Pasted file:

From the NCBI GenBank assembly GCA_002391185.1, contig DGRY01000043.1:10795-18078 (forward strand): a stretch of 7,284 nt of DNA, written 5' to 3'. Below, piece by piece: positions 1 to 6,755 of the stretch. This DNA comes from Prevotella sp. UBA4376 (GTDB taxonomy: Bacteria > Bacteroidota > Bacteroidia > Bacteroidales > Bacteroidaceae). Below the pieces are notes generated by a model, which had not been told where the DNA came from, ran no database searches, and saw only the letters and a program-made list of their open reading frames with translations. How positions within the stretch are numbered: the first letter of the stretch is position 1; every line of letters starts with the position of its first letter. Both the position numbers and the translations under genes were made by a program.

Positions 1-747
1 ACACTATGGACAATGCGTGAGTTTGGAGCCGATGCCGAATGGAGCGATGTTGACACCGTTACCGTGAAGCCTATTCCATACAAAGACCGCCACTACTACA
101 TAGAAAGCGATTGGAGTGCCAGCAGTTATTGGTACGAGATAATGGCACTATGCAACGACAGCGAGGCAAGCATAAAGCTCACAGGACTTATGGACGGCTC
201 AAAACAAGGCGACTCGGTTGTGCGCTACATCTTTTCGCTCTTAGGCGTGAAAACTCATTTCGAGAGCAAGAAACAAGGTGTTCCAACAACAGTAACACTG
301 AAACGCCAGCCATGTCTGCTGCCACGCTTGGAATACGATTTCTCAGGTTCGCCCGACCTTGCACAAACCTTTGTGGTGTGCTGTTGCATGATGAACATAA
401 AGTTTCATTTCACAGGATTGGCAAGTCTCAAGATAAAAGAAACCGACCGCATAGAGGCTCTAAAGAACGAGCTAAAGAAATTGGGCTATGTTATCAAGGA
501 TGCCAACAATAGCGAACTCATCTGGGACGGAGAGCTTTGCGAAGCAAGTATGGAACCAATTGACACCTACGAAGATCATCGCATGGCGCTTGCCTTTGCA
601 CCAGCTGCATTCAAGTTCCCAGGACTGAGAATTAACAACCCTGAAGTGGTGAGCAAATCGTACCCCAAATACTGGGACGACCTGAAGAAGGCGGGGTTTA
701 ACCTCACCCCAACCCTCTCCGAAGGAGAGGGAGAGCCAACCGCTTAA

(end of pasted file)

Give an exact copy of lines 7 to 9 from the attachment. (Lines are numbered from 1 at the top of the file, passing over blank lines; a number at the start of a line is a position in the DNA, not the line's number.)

401 AGTTTCATTTCACAGGATTGGCAAGTCTCAAGATAAAAGAAACCGACCGCATAGAGGCTCTAAAGAACGAGCTAAAGAAATTGGGCTATGTTATCAAGGA
501 TGCCAACAATAGCGAACTCATCTGGGACGGAGAGCTTTGCGAAGCAAGTATGGAACCAATTGACACCTACGAAGATCATCGCATGGCGCTTGCCTTTGCA
601 CCAGCTGCATTCAAGTTCCCAGGACTGAGAATTAACAACCCTGAAGTGGTGAGCAAATCGTACCCCAAATACTGGGACGACCTGAAGAAGGCGGGGTTTA